D.A.R.E. Officer of the Year Discusses Relative Using Medical Cannabis for Cancer

The Drug Abuse Resistance Education, aka D.A.R.E., has been teaching kids about substance abuse since 1983 with a mission of delivering science and evidence-based curricula. Recently, a D.A.R.E. documentary published by Channel 5 with Andrew Callaghan on April 12 spoke with numerous individuals regarding the D.A.R.E. program and discussed the failure of the War on Drugs. Callaghan attended D.A.R.E.’s annual conference, which was held in Las Vegas, Nevada last July. An estimated 500 attendees were present for D.A.R.E. officer training.

Part of the conference included presenting awards for 2023 D.A.R.E. Student of the Year and 2023 D.A.R.E. Officer of the Year Mark Gilmore, from Kosciusko, Mississippi. Gilmore commented on his ability as a D.A.R.E. officer to apprehend any students who possess any amount of drugs, which includes even the smallest amount of weed.

D.A.R.E.’s 2022 Officer of the Year, Alex Mendoza of the Irvine Police Department spoke with Callaghan about shifting D.A.R.E.’s approach to drug prevention deterring kids from using drugs. “For me, it’s really about educating the youth that are out there,” Mendoza said. “To give them the tools necessary to navigate whatever pain that they’re going through. I think that if you don’t have that self-love for yourself and that resiliency, then you’re gonna go to that external source, whatever that might be.”

Callaghan asked, “Do you feel the same way about alcohol?” to which Mendoza replied, “Absolutely. I mean, alcohol is a gateway drug.” Callaghan then asked Mendoza if he drinks alcohol, and Mendoza confirmed that he does so rarely, or “maybe once or twice within a month period of time.” He gave an example, stating that he recently had an alcoholic drink at his daughter’s wedding during a toast.

Callaghan addressed this issue in the documentary, citing the validity of calling alcohol a gateway drug. He asked Mendoza if he felt cannabis could be treated in the same way as alcohol. “You know, there’s so many things about marijuana that go far beyond, I guess, really our understanding, right?” said Mendoza. “From a lot of the statistics that are out there, obviously, they say that it can be more dangerous than tobacco products.”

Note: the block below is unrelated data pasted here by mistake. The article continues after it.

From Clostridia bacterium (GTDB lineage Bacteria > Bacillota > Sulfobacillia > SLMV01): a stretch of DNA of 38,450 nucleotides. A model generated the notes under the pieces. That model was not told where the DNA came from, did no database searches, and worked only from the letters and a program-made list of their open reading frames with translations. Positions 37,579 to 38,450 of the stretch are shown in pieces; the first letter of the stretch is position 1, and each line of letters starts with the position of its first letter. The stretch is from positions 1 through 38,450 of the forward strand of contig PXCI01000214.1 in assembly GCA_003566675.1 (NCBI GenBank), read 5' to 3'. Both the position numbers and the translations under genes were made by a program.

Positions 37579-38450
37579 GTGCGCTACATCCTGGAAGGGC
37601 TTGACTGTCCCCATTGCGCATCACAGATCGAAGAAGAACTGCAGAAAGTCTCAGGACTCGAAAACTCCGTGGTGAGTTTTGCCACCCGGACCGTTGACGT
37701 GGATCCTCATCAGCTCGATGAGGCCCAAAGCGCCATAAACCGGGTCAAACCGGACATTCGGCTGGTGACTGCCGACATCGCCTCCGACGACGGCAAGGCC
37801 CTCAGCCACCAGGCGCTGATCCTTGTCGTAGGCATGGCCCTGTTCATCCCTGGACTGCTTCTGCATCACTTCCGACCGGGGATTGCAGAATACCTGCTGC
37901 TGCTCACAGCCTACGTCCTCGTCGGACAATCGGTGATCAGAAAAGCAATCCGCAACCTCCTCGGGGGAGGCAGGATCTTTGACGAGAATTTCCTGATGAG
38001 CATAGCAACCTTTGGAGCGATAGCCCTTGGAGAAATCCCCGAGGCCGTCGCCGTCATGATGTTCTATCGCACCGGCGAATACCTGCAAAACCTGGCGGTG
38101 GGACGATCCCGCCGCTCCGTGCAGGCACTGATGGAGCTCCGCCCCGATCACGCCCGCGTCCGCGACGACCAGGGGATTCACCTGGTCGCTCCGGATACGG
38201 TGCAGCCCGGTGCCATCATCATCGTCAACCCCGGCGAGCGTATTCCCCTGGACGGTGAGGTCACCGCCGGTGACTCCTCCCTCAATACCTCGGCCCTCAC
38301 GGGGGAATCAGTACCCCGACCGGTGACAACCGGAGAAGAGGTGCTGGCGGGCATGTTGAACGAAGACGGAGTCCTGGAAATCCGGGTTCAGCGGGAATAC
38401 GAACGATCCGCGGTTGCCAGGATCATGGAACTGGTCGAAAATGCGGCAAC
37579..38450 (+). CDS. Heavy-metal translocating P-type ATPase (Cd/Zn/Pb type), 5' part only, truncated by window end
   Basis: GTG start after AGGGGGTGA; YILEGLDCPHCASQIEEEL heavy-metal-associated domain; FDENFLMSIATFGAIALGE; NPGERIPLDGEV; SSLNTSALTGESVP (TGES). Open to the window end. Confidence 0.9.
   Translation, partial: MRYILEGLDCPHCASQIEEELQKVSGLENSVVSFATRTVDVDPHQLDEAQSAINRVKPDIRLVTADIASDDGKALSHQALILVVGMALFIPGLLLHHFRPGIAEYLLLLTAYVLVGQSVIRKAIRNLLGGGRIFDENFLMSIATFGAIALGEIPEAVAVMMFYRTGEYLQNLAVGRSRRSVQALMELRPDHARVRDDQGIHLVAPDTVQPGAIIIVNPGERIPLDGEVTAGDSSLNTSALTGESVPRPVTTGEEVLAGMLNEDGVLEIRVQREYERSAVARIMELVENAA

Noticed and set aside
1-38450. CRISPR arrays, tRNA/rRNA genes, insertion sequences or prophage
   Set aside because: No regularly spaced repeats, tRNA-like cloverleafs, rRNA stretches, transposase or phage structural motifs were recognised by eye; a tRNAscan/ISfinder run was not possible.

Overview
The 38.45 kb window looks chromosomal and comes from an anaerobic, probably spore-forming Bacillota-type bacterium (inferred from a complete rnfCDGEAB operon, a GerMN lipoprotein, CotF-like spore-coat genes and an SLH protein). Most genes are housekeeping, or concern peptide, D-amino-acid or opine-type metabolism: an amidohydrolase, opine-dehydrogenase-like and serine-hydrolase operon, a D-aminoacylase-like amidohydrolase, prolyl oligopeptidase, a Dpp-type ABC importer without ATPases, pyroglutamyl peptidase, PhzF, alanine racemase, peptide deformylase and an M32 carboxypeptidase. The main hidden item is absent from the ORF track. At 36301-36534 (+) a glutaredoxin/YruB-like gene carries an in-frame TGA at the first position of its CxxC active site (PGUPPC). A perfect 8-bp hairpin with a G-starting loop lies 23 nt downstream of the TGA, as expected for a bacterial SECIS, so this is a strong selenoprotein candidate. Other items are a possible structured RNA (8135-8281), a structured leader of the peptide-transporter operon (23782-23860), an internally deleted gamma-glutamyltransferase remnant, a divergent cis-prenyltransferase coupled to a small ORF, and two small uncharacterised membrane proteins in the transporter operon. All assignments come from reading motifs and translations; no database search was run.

However, he did note that there are many instances where cannabis is being used to help patients to deal with the symptoms of their condition. “I think the problem that you run into is that you have the people that truly legitimately have a need and a purpose behind it and will use it to help them navigate their pain,” said Mendoza. “My brother-in-law recently passed away of cancer, and he didn’t want to go with any type of prescription medication. He wanted something natural and he resulted to using THC to deal with his pain. And it helped him. He passed away, but it helped him navigate that, right? And then you have, unfortunately, people that will use that as an excuse to try to use that product for recreational purposes.”

D.A.R.E. President and CEO Francisco Pegueros, who formerly worked for the Los Angeles Police department, concluded the conference with a speech. In a one-on-one interview, Callaghan mentioned that people being critical of the War on Drugs, Pegueros said “Well, there was some evidence that certain governmental agencies were involved in a lot of activity that were kind of contrary to the whole concept of the war on drugs,” Pegueros said. Callaghan called the “CIA giving crack to Freeway Ricky Ross,” or how the federal government was supplying Ross with cocaine for illegal sales. “It’s an unfortunate part of our history. But evidently, it’s reality,” Pegueros said.

The documentary also interviewed one individual named Hailey, who was the only protester outside of last year’s D.A.R.E. conference last year. “We don’t try to outlaw sex. We don’t try to outlaw driving. We don’t try to outlaw guns,” Hailey stated. “We don’t try to outlaw all these things that come with risk but can be easily have these safety measures put in place, much like we do with pharmaceuticals.”

Callaghan briefly spoke with Bill Russel, also known as RETRO BILL, who has spoken to kids across the country for more than 25 years in partnership with D.A.R.E. to warn kids about how drugs, including cannabis, are harmful and dangerous.

The documentary stated that the D.A.R.E. program cost American taxpayers up to $750 million per year in the 1990s, up until a 1998 University of Michigan study showed that drug use continued to rise between 1992-1995, despite the nationwide prevalence of D.A.R.E.

It also reviewed the rise of the War on Drugs through actions from former presidents Richard Nixon and later, Ronald Reagan. Former President Bill Clinton signed the Violent Crime Control and Law Enforcement Act in 1994, and D.A.R.E. lost its federal funding in 1998.

The post D.A.R.E. Officer of the Year Discusses Relative Using Medical Cannabis for Cancer appeared first on High Times.


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